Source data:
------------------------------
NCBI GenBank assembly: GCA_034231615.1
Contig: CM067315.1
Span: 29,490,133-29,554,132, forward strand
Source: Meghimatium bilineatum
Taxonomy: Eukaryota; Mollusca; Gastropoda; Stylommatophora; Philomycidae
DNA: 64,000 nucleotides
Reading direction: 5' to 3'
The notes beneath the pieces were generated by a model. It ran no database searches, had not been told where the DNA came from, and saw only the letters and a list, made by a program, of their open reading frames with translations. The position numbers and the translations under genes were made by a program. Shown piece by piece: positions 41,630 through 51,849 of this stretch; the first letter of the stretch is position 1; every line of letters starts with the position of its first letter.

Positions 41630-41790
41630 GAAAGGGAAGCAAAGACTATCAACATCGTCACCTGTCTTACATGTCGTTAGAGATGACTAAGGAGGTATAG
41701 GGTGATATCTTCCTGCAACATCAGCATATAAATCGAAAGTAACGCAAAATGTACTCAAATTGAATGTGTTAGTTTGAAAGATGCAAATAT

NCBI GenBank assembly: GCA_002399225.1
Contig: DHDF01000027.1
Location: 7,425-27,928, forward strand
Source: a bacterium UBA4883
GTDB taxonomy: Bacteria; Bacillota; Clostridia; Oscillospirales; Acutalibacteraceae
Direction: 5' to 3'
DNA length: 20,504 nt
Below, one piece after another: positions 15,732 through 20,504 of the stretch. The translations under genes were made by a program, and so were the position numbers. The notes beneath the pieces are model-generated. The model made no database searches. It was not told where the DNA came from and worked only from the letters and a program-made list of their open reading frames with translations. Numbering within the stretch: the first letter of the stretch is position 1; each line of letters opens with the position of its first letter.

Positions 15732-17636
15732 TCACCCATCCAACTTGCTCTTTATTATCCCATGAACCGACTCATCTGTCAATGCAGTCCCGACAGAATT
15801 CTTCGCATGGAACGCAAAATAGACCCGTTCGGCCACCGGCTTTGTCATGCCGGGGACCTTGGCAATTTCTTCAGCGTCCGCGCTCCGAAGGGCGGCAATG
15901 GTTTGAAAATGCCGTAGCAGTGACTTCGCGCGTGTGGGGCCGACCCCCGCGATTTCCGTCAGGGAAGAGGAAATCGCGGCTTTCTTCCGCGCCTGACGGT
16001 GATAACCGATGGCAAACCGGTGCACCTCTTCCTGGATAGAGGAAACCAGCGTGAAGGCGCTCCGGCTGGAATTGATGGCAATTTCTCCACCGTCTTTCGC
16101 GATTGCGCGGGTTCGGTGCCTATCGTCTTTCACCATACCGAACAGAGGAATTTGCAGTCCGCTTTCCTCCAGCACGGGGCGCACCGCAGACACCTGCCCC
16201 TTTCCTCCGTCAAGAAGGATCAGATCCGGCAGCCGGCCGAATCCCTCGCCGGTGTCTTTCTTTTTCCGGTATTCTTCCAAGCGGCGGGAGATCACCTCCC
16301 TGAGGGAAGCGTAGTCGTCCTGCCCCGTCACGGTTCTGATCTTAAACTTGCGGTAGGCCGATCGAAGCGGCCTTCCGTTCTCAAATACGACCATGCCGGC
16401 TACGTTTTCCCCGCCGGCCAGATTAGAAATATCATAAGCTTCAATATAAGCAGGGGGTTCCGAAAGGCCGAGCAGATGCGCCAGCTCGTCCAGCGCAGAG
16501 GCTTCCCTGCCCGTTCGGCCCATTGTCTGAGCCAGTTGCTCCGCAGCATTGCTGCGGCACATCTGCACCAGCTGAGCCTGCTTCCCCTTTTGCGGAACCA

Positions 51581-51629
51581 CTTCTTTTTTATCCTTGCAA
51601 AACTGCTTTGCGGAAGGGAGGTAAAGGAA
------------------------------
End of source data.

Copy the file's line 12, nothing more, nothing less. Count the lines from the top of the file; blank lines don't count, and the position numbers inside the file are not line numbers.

NCBI GenBank assembly: GCA_002399225.1